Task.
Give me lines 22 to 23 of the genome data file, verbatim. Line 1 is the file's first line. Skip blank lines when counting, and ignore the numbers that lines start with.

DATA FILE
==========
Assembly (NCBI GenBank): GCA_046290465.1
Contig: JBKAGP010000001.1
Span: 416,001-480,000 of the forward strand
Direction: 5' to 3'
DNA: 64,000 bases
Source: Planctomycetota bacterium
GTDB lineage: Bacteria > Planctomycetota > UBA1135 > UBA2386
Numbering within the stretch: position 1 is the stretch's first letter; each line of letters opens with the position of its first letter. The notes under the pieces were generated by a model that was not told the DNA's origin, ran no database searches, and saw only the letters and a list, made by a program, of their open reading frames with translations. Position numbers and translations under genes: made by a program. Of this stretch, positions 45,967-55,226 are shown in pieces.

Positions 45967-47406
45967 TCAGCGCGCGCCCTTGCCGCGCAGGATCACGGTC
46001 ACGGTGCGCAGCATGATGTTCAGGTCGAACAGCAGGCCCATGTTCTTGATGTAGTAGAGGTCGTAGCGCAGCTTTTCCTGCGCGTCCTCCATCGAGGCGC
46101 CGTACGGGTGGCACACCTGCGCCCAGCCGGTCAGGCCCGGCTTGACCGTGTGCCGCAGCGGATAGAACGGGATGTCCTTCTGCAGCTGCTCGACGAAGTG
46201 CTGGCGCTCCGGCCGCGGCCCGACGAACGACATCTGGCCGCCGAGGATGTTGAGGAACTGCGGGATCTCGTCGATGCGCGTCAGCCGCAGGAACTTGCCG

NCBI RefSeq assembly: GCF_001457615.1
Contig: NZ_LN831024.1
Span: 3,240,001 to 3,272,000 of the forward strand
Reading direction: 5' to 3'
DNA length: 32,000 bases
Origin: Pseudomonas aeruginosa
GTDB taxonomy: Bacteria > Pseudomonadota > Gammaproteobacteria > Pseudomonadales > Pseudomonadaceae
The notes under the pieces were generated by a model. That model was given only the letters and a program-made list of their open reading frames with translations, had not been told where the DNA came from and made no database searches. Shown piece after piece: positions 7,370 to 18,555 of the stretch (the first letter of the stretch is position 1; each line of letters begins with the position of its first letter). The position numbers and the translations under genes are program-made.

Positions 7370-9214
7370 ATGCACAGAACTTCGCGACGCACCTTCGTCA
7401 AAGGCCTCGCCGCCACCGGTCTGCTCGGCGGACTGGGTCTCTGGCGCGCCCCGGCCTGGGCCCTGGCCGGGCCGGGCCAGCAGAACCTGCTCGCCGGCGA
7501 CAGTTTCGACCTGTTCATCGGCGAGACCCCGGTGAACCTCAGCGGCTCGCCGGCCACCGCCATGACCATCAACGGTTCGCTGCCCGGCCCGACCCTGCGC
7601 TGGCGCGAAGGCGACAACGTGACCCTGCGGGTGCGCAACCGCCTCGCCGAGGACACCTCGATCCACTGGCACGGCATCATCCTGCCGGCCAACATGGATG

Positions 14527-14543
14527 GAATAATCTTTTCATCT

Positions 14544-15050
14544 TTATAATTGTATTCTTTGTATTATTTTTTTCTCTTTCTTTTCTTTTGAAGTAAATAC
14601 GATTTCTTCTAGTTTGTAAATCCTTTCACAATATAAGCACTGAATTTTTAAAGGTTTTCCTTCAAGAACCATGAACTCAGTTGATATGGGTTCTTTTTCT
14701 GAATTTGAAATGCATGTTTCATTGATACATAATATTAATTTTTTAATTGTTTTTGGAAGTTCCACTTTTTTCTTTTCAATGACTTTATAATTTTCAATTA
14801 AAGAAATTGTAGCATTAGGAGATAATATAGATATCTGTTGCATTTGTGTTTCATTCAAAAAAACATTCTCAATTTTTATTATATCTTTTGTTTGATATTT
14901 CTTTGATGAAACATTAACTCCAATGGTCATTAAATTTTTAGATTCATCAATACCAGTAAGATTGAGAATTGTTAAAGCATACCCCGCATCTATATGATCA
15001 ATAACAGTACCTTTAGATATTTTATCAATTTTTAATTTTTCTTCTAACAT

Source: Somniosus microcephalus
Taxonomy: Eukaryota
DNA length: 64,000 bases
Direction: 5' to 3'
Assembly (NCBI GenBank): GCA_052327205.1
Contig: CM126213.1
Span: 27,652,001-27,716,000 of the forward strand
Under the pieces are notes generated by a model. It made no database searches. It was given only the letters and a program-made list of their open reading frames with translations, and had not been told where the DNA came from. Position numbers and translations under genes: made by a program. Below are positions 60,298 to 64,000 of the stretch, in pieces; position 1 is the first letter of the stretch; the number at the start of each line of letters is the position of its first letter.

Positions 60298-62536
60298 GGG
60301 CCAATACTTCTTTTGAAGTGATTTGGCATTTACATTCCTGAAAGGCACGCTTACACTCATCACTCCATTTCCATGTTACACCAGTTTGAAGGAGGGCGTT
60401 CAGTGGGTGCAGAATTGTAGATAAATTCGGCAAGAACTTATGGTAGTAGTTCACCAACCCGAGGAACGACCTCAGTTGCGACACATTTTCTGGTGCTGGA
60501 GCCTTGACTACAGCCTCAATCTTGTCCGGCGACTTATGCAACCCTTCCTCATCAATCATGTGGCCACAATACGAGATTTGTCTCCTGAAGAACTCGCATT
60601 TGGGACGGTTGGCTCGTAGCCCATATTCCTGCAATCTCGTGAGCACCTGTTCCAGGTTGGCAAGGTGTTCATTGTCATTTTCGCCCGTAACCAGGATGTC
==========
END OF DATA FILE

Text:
Positions 7370-9214
7370 ATGCACAGAACTTCGCGACGCACCTTCGTCA